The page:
View Full Version : Color Key Words
06-25-2006, 02:57 PM
I would like to take all the forms of several Greek words (nomos, pistis, pneuma, etc.) and color them in BNT of Romans. How do I go about doing this? I have played around with the color editor and see how to change the color of a search word but not how to do that for several words.
Charles D Clayton Jr
06-25-2006, 04:18 PM
I would like to take all the forms of several Greek words (nomos, pistis, pneuma, etc.) and color them in BNT of Romans. How do I go about doing this?
Set your search limits to the book of Romans, and make your search version BNM (morphological version). Now do a search that will find only nouns. For example --
If you don't want all of these nouns, you can use the WLM (Word List Manager) to compile an exclusion list, etc. Or, you can specify in the actual search which words you want, i.e. --
/pistij*@n* nomoj*@n* pneuma*@n*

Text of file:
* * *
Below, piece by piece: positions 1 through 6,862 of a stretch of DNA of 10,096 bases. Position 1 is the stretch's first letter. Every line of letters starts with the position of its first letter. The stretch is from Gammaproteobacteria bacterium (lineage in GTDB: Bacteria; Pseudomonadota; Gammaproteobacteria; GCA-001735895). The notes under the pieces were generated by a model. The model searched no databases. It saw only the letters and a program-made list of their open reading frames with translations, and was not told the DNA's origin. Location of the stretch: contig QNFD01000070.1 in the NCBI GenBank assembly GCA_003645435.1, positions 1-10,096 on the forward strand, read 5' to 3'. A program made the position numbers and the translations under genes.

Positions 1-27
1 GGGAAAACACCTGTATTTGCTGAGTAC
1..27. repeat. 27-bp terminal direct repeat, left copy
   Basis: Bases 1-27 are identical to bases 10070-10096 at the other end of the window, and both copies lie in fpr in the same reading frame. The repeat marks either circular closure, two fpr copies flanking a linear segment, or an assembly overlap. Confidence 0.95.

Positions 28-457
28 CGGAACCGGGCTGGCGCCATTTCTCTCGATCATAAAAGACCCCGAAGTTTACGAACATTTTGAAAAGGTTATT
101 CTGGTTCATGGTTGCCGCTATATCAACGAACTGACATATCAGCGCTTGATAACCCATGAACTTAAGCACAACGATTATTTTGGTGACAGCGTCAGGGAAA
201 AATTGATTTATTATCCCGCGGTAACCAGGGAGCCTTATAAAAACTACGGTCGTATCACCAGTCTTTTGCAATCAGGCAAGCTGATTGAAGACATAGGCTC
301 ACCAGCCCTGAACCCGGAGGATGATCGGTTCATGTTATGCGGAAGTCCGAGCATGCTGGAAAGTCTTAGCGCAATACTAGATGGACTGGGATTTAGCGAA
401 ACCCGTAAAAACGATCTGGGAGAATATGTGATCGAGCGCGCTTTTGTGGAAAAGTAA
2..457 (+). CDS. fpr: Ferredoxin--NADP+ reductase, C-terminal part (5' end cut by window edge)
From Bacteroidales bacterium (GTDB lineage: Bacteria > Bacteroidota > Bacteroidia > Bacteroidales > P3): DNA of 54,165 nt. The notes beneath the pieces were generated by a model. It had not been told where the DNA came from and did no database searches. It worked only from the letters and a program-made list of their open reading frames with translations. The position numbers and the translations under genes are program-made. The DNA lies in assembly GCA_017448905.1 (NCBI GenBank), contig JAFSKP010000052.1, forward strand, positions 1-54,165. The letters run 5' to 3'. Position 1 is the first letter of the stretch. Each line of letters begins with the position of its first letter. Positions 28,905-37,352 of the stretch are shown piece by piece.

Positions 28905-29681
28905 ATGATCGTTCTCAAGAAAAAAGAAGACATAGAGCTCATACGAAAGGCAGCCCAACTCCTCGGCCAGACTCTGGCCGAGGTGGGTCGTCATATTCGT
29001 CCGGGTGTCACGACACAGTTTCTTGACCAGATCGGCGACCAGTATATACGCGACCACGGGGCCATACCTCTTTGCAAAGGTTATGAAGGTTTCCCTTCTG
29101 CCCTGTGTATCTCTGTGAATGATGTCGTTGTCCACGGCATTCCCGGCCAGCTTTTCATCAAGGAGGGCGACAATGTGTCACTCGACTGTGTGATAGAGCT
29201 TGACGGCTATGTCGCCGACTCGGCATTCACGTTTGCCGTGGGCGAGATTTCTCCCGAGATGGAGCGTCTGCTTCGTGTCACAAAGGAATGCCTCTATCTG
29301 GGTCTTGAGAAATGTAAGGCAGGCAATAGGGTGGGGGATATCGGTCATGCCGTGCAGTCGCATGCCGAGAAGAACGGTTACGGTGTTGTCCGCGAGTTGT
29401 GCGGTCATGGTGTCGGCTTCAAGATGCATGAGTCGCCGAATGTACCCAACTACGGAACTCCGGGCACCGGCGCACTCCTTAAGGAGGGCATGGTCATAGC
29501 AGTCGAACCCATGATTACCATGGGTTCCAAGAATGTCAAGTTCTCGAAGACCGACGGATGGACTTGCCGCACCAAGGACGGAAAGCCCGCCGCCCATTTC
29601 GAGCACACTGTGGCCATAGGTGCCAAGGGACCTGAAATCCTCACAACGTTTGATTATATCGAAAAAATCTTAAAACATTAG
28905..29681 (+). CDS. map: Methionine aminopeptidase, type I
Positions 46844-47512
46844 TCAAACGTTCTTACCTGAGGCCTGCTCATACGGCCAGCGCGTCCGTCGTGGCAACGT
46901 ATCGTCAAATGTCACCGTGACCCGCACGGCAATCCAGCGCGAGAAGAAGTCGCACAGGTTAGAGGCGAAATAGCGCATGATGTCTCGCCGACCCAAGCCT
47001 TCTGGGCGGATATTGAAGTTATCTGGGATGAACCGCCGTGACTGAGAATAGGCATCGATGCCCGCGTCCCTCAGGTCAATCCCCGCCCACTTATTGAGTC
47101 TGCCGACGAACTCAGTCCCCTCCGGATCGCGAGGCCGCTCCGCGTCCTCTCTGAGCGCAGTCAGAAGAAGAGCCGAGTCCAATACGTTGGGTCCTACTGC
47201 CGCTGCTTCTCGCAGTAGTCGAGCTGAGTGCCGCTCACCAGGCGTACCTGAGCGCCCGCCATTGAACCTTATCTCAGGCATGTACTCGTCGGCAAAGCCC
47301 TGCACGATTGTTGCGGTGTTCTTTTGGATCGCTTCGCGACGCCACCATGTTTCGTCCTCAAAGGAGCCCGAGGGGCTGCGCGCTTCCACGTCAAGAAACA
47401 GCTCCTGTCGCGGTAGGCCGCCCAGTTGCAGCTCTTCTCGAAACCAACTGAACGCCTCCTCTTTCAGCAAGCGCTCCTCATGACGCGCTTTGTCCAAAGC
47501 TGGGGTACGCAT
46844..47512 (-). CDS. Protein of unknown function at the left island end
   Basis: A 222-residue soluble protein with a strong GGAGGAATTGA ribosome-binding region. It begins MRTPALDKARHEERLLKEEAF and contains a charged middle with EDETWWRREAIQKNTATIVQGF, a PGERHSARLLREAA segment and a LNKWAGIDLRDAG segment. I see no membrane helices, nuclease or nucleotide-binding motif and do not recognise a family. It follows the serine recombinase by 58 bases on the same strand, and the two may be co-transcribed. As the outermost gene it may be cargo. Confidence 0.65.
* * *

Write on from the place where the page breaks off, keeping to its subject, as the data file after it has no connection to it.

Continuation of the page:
And so on.
06-26-2006, 02:29 AM
Thanks for the help but I can see that I was not clear in my request. My ultimate goal is to print out the BNT of Romans with various words that I consider significant colored different colors. For instance, I would like all the forms of nomos blue and all the forms of pistis red, etc. I have about a dozen different words that I will color.
In the past, I have just dumped everything into a word document and then did global replaces for each form of the words - which is time consuming. I was hoping that there was something that BW7 could do to speed it up.
Charles D Clayton Jr
06-26-2006, 10:21 AM
For instance, I would like all the forms of nomos blue and all the forms of pistis red, etc.
If you make BNM your search version (not your display version), and have BNT as one of your display versions, then this will give you all the forms of nomos --
You can now use the color file to automatically color all of these forms in the BNT.
You can also simply type .nomoj without the other codes if you're using the BNM as your search version, but if you want to make sure your search is specified within a certain grammatical syntax, then it's always safe to include the extra codes.
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